How the bladder works
Could it be an infection?
What women find helpful for frequent urination or bladder infections
Passing urine frequently is nothing new to a pregnant woman. It can even be one of the first early signs that let her know she is pregnant and one of the main reasons she will have broken sleep during late pregnancy.
Up to about 14 weeks of the pregnancy passing more urine is mainly because of an increase in urine production by the kidneys, due to pregnancy hormonal changes. To a lesser degree frequent urination can result from pressure on the bladder from the growing uterus as well as an increased blood supply to the pelvis.
By the middle of the pregnancy (from about 14 to 30 weeks), frequent urination tends to improve somewhat as the kidneys produce less urine and the uterus moves up and out of the pelvis, away from the bladder.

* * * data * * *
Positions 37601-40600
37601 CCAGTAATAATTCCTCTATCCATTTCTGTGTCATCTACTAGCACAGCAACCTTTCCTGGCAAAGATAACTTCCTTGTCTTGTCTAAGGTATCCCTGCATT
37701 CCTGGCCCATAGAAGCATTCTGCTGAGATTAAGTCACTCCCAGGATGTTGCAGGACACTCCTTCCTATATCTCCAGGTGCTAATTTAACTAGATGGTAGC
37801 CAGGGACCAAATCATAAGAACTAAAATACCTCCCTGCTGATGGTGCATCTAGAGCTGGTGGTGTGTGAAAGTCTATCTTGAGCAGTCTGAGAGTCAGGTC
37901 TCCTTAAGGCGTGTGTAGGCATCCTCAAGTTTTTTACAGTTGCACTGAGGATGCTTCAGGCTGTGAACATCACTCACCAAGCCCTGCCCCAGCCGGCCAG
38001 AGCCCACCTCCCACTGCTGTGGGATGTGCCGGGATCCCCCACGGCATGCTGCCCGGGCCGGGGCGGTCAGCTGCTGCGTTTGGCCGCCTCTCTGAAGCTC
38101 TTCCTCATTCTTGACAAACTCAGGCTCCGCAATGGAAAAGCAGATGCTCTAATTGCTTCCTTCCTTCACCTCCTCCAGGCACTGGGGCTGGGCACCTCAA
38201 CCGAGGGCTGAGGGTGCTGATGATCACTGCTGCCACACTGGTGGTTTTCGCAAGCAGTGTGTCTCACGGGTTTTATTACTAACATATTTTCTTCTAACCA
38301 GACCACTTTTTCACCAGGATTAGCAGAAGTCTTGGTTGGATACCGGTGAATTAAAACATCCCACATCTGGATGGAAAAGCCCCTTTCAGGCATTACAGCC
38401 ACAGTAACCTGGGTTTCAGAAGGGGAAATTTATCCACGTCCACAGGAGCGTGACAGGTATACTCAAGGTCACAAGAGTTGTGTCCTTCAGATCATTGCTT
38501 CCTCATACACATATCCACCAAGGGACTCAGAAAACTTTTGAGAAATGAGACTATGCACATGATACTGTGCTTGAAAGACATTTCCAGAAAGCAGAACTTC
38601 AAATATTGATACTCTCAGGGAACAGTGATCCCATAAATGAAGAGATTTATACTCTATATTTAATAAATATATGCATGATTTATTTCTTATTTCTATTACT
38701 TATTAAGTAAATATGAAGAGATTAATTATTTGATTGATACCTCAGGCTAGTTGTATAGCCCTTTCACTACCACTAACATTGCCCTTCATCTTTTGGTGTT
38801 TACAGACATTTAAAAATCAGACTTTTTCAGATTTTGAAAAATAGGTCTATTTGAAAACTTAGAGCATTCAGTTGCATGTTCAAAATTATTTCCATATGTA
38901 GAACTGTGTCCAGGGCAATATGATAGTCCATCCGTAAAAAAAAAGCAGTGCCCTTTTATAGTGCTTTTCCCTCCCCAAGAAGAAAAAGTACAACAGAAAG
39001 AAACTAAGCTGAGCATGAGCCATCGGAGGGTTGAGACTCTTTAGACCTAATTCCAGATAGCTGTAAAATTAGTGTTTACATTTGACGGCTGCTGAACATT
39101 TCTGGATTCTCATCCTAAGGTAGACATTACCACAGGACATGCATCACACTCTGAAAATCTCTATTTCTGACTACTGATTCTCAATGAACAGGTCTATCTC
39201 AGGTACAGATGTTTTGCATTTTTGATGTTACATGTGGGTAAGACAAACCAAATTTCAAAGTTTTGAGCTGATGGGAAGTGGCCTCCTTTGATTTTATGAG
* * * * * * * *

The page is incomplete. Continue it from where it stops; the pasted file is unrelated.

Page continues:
During late pregnancy (from about 30 weeks onwards) the increased weight of the growing baby and uterus start to put more pressure on the bladder. This may worsen or improve once the baby's head engages.
Frequent urination may be made worse if your pelvic floor muscle is weakened. This can be due to the affects of the hormone progesterone during pregnancy, and possibly not doing enough pelvic floor exercises. This is also why frequent urination can persist after the birth. You may wish to read pelvic floor exercises.